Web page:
A Whitehorse school celebrated its silver anniversary this week, as Elijah Smith Elementary marked its 25th year with its annual start-of-school feast and open house.
“The majority of our community, Kwanlin Dün First Nation, attends this school,” says Jesse Dawson, a councilor for the First Nation and member of the school council who has grandchildren and a great grandchild at Elijah Smith.
According to Dawson, about 50 per cent of the students at the school are First Nations, a fact that former principal John Wright says was not lost on staff and administration.
“I think there was a concerted attempt right from the beginning to make sure this school reflected First Nations history and culture,” he said at the feast Thursday night.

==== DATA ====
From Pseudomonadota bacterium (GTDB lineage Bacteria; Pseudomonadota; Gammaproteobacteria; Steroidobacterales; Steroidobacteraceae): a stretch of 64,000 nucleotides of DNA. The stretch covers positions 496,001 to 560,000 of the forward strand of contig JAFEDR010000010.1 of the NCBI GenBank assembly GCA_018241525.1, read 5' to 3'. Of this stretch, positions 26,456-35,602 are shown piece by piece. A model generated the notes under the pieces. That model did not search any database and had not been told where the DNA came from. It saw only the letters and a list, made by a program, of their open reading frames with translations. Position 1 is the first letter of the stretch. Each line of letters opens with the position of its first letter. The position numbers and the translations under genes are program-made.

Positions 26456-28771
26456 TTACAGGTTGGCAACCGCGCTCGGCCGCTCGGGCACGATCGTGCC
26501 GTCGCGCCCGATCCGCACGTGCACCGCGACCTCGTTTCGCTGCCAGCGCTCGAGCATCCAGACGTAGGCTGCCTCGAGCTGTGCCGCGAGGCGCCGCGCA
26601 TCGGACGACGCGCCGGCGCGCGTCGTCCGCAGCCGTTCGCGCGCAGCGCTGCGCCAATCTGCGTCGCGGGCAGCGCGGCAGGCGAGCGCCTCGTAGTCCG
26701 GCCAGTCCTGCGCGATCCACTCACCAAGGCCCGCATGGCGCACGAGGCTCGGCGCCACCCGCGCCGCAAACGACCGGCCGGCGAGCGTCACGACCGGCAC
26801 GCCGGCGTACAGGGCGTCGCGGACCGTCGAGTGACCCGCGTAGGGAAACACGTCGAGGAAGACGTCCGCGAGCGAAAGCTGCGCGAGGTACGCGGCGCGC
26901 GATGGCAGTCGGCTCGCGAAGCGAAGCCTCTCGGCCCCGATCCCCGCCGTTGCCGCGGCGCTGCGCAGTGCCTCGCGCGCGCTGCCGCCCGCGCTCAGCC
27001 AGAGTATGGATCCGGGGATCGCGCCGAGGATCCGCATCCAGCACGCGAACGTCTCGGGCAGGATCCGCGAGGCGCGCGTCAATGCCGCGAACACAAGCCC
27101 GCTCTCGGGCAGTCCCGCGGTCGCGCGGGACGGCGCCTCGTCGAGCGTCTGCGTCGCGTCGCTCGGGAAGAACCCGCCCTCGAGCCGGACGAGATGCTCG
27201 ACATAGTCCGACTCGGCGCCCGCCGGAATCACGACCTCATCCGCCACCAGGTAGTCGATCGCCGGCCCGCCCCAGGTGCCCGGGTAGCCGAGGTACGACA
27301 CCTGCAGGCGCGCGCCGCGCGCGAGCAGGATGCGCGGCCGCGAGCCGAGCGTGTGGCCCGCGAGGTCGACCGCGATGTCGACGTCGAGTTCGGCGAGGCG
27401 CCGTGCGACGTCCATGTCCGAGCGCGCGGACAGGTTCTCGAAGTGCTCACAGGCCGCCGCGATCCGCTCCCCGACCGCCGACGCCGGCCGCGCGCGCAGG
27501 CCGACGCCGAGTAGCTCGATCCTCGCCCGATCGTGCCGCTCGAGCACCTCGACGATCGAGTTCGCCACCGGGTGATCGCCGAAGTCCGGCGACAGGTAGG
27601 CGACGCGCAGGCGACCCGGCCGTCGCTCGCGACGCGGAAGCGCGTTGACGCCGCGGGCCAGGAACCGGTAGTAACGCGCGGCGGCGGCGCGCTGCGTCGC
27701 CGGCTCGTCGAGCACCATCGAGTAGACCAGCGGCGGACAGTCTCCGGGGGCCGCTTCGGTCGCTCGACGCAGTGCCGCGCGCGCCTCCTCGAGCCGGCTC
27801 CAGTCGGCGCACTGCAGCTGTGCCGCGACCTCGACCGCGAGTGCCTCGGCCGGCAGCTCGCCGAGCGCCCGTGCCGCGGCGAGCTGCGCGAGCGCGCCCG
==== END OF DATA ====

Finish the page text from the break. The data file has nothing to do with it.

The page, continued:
But, it’s not just the culture, traditions, language and history that make the school special. It’s that anyone is welcome to participate in it, said Dawson. The other 50 per cent of the students at Elijah Smith, she said, “come from above us” — referring to the neighbourhood of Copper Ridge, which is located above the school.
“We’re sharing culture at this school,” said Dawson. “And that’s really important because non-native people need to know what our culture is like, you know?”
‘It’s great to see our culture and traditions being reflected in our school’
The school is named after a Kwanlin Dün elder who started the Yukon Native Brotherhood — a group that took the document Together Today for our Children Tomorrow to Ottawa in 1973, kickstarting modern-day treaty negotiations in the territory.